Unveiling India’s first purpose-built Parliament
Real Estate

Unveiling India’s first purpose-built Parliament

The Indian Parliament has a brand new building designed to address the present and future needs of efficient parliamentary functioning. Allow CW to take you through the design, construction and rating processes of the new structure.How the design unfoldedThe new building measuring...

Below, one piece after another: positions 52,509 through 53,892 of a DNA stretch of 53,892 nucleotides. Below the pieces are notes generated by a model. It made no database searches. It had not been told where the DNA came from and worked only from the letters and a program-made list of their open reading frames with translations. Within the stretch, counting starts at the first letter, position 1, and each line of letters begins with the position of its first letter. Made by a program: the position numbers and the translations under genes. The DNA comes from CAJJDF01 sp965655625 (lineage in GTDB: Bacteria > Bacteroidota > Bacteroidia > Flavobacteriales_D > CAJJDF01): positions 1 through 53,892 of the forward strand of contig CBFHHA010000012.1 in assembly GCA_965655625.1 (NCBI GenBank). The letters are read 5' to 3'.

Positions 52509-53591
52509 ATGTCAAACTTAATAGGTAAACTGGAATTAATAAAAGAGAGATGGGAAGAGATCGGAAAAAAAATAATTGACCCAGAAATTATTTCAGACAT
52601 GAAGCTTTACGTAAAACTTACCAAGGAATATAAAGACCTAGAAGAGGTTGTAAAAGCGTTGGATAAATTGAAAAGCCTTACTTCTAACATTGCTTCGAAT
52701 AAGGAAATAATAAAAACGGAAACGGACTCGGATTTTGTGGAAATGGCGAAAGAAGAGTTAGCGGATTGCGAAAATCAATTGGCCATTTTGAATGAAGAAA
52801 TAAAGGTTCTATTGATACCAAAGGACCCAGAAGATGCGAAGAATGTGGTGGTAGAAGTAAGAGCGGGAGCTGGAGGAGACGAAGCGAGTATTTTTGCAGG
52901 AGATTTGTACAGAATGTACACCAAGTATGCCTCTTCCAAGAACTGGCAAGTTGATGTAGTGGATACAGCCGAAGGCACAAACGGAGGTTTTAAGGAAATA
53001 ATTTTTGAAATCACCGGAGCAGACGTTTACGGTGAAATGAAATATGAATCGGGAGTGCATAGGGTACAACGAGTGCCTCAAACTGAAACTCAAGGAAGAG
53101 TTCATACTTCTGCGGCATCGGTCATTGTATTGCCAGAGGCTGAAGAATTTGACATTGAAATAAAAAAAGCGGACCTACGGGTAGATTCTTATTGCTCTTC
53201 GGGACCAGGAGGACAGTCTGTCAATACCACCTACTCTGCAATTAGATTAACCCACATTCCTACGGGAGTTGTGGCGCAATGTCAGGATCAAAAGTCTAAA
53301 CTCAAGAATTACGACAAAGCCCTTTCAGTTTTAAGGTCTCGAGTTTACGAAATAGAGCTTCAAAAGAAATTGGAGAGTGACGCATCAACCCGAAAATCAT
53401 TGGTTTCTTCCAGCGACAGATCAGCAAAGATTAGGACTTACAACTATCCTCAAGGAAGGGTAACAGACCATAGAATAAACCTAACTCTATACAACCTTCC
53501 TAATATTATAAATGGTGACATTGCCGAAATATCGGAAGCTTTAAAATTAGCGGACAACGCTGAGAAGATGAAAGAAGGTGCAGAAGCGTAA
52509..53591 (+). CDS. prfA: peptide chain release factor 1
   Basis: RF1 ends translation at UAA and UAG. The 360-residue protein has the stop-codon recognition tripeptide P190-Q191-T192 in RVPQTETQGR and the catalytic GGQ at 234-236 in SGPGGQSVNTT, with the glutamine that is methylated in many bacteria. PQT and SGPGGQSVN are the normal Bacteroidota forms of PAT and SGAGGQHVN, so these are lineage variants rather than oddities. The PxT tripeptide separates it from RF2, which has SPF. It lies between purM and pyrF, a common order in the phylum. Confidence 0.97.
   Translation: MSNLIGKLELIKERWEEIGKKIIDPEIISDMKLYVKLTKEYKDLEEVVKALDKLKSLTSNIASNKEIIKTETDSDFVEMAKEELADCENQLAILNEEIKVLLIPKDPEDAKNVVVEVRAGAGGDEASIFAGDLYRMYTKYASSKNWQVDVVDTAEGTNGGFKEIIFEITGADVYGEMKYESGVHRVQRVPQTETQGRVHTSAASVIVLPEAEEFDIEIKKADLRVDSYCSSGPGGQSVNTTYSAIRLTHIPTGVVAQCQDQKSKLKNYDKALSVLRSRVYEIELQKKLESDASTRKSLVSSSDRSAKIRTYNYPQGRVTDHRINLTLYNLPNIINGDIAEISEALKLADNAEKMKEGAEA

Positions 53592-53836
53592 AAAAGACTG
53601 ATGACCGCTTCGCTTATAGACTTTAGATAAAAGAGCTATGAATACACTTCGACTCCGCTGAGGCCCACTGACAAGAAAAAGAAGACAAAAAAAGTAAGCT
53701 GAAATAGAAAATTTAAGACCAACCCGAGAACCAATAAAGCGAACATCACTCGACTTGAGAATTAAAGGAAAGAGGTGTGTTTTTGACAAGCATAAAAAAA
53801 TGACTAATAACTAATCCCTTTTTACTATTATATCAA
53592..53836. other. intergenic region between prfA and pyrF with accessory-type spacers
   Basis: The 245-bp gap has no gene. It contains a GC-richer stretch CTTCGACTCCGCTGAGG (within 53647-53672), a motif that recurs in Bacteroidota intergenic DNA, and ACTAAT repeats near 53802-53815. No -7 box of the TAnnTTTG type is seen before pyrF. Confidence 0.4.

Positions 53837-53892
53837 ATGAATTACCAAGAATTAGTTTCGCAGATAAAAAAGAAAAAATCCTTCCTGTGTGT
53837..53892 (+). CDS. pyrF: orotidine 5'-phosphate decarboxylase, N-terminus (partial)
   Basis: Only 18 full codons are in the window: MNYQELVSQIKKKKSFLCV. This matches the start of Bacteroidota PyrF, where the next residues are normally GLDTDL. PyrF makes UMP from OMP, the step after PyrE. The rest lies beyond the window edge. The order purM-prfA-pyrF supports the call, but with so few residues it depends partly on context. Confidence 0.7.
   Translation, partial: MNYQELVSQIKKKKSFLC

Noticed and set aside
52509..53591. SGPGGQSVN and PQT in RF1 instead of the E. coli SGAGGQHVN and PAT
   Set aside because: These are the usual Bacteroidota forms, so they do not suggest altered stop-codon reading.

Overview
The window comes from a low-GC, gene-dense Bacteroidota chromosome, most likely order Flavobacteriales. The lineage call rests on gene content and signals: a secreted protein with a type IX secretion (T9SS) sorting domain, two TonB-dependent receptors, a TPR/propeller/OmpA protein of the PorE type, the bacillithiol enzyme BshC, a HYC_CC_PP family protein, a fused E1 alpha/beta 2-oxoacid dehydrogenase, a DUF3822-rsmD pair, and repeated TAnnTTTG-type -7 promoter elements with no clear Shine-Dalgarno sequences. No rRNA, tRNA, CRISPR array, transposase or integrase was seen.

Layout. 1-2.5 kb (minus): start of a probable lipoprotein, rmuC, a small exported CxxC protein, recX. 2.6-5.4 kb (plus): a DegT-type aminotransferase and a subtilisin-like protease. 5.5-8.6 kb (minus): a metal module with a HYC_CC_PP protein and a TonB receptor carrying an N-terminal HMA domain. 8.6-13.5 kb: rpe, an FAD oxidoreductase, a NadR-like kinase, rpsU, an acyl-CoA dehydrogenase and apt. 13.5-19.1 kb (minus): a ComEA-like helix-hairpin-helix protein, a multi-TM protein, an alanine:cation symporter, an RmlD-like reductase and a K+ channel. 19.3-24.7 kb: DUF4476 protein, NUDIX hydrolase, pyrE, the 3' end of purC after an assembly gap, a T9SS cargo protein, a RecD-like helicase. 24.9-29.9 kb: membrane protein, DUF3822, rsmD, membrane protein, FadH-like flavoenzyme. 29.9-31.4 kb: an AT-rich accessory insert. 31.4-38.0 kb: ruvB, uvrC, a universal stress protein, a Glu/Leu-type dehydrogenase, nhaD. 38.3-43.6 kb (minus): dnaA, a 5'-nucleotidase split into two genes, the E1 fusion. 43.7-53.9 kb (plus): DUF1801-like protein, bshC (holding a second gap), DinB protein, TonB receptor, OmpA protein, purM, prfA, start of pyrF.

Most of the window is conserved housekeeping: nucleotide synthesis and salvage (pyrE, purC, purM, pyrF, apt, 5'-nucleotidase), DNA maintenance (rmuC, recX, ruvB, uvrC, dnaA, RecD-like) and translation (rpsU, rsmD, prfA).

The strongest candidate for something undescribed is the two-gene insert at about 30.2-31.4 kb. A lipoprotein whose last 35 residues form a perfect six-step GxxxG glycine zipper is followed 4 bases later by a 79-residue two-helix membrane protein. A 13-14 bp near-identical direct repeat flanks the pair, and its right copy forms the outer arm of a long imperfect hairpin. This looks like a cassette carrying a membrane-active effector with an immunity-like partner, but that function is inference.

The Indian Parliament has a brand new building designed to address the present and future needs of efficient parliamentary functioning. Allow CW to take you through the design, construction and rating processes of the new structure.How the design unfoldedThe new building measuring about 21,765 sq m was to be constructed on a triangular-shaped plot measuring approximately 10.5 acres. Hence, the design team from HCP Design, Planning & Management (HCPDPM) decided that a triangular building would make the best use of the available space as well as lend itself well to the three primary functional requirements—the Lok Sabha, the Rajya Sabha and the courtyard.Prior to developing the initial design, the design team studied the architectural language of the existing Parliament House, a Grade I heritage building, the utilisation of space, the facilities and adjacencies, circulation routes, protocols and security arrangements, furniture requirements, the additions and alterations made to the building, and its expansion possibilities.In describing the similarities between the new and old parliament buildings during a presentation at CEPT University, Dr Bimal Patel, Principal Architect, HCPDPM pointed out that the old parliament had a corridor running all around it, then a ring of office spaces, then the Lok Sabha with a lobby and a corridor outside, likewise, the Rajya Sabha and the library, and lastly, a central hall.By placing the offices at the periphery, and the Lok Sabha and Rajya Sabha within the new building with the same horse-shoe seating arrangement, the formal order and symmetry of the existing structure has been preserved. Essentially, the design team has taken its cues both from the past, the existing structure, as well as from the future needs of the Indian Parliament.The halls in the new building are designed for a higher seating capacity than the existing ones (396 for the Rajya Sabha hall as against 245 in the existing building, and 768 for the Lok Sabha hall as against 552) bearing in mind that the number of parliamentarians is expected to rise after 2026. Instead of having a separate central hall for joint sessions, the Lok Sabha has been designed in a way that it can expand to seat 1132 during joint sessions.The new building also plugs in more offices, modern technology and adheres to accessibility protocols. Consequently, all the three entrances of the new building have ramps, both chambers have dedicated desks for wheelchair-users, and every floor has wheelchair-friendly toilets. Elements infused into the designRed and white sandstone were chosen for the building’s exteriors to complement the existing structure as well as to ensure that the new building harmonised well in the historic urban precinct. Coming to the interiors, the traditional green and red colour schemes of the existing Lok Sabha and the Rajya Sabha chambers respectively were maintained. However, the designs of these chambers were inspired by national symbols.“The aesthetic theme inside the Lok Sabha chamber that informs all the fabrics, carpets, etc. is based on the idea of the national bird,” according to Dr Patel, and he elucidated that this use of national symbols was prompted by the fact that the parliament is an “institution that welds India’s diversity”.The Rajya Sabha is inspired by the national flower, the lotus, while at the heart of the courtyard sits a magnificent banyan, India’s national tree.To reflect India’s diversity, regional arts and crafts were incorporated in the design. So, for instance, the bespoke carpets for the halls were hand-made by 900 weaver families in 25 villages in Badhoi district of Uttar Pradesh. Stone carved bands, furniture detailing, jali designs, ceiling patterns are some other features from across the country. In their design, the Constitution hall and the Constitution gallery both symbolically and physically put Indian citizens at the heart of the democracy. A large skylight at the top of the Constitution Hall is framed by a decorative ceiling that depicts the cosmos and night sky (midnight) of January 6, 1950. A Foucault’s pendulum suspended from the centre of the skylight connects the cosmos with the earth, its motion signifying rotation, the passing of time, and India’s strident progress as a nation. The floor pattern below the pendulum shows Delhi’s precise location on the globe, and its relationship with the cosmos on the day the Constitution was adopted.Sourcing diverse materialsThe building’s beige and red sandstone cladding came from Sarmathura, the granite for the flooring came from Lakha, the Kesariya green marble used in the backdrop wall of the Lok Sabha came from Udaipur, the red marble used in the backdrop wall of the Rajya Sabha came from Chittaurgarh while the flooring of the Constitution Hall features Makrana white marble.All the furniture, doors and 6500 sq m of wooden panelling/wainscoting are made of solid teak wood from Nagpur. The wooden floors of the offices, work halls and committee rooms are made of bamboo from Agartala.“Sourcing all these materials started 6-8 months before start of these activities at site and wasrigorously followed-up at each level of production because the ecosystem for such materials is not well developed in India,” shares Sandeep Navlakhe, Executive Vice President & BU Head, Buildings, Factories & Airports, Tata Projects. ‘We stationed a person at each processing unit to resolve challenges and highlight any potential disruption.” Sourcing equipment making use of semi-conductor chips, like multimedia units, was also challenging because these have been in short supply since the Ukraine-Russia war broke out, adds Navlakhe. “We incentivized suppliers to provide the equipment in time and made backup arrangements just in case.”Surmounting design & construction challenges Designing through the Covid-19 pandemic was challenging. With the team compelled to work from home, collaboration became difficult and the design process needed to be improvised. For instance, all the design development sketches of the new building were done on small sheets of paper—whatever could be accommodated on dining tables, living room desks and window sills.Construction got underway just after the first wave of the pandemic only to be disrupted once again during the second wave.“We had to contend with significant losses of time for a large project on a tight two-year deadline,” says Navlakhe. To minimise this impact, Tata Projects established accommodation for the workforce adjoining the site, deployed a doctor and nurse onsite who periodically checked the workers and vaccinated them, created a quarantine ward and isolation ward, distributed food and medicine to the workforce, and maintained social distancing on site in the accommodation area.“During construction we had to ensure that the existing parliament proceedings weren’t disturbed by way of noise, vibration, security threat, etc.,” continues Navlakhe. “So, we placed vibration sensing devices in the adjoining building and put up a 10-metre high noise barrier between the existing parliament building and the new parliament building.”Logistics was another challenge because of the limited space in the plot, adds Navlakhe. This was worked around by establishing a reinforcement yard, batching plant, labour accommodation and store in Kirti Nagar. Onsite logistic challenges were mitigated by adopting innovative ideas such as use of controlled low-strength material, pumpable soil, special equipment such as a mast climber, cherry pickers, mobile crane, etc.Working towards a top ratingThe new parliament building is designed for a GRIHA 5 rating.Although most of the features behind this rating pertain to design—such as energy efficient design, water conservation, improvement in indoor air quality, etc.—some construction- associated features were controlling onsite dust and pollution, minimising the usage of water for construction, etc.“We used mist spray and wheel washes to control dust, curing compounds and water ponding in slabs to minimise the use of water, energy-efficient electrical equipment, BS IV-compliant construction vehicles, we recycled and reused approximately 50,000 kl of water during construction, we re-used construction waste (820 kg of plastic waste was completely recycled and converted into usable products such as t-shirts, bags and benches) and we had 4040 trees relocated to an eco-park developed by the NTPC (not a single tree was cut),” shares Navlakhe.Such meticulousness reflects in every aspect of the new structure.